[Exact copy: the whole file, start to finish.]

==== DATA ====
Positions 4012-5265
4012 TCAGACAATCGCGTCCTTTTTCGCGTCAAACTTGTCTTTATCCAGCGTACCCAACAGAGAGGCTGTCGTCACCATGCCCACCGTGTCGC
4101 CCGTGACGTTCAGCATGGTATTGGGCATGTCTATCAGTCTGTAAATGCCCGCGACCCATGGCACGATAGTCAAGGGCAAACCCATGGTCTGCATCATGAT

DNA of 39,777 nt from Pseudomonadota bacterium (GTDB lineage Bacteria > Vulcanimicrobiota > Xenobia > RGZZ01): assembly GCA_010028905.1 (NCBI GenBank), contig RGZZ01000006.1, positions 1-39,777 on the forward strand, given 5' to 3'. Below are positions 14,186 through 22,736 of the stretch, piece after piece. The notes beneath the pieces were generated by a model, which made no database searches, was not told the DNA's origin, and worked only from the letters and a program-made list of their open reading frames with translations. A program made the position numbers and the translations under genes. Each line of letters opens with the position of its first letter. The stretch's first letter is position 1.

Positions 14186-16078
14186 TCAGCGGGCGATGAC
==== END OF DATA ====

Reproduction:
Positions 4012-5265
4012 TCAGACAATCGCGTCCTTTTTCGCGTCAAACTTGTCTTTATCCAGCGTACCCAACAGAGAGGCTGTCGTCACCATGCCCACCGTGTCGC
4101 CCGTGACGTTCAGCATGGTATTGGGCATGTCTATCAGTCTGTAAATGCCCGCGACCCATGGCACGATAGTCAAGGGCAAACCCATGGTCTGCATCATGAT

DNA of 39,777 nt from Pseudomonadota bacterium (GTDB lineage Bacteria > Vulcanimicrobiota > Xenobia > RGZZ01): assembly GCA_010028905.1 (NCBI GenBank), contig RGZZ01000006.1, positions 1-39,777 on the forward strand, given 5' to 3'. Below are positions 14,186 through 22,736 of the stretch, piece after piece. The notes beneath the pieces were generated by a model, which made no database searches, was not told the DNA's origin, and worked only from the letters and a program-made list of their open reading frames with translations. A program made the position numbers and the translations under genes. Each line of letters opens with the position of its first letter. The stretch's first letter is position 1.

Positions 14186-16078
14186 TCAGCGGGCGATGAC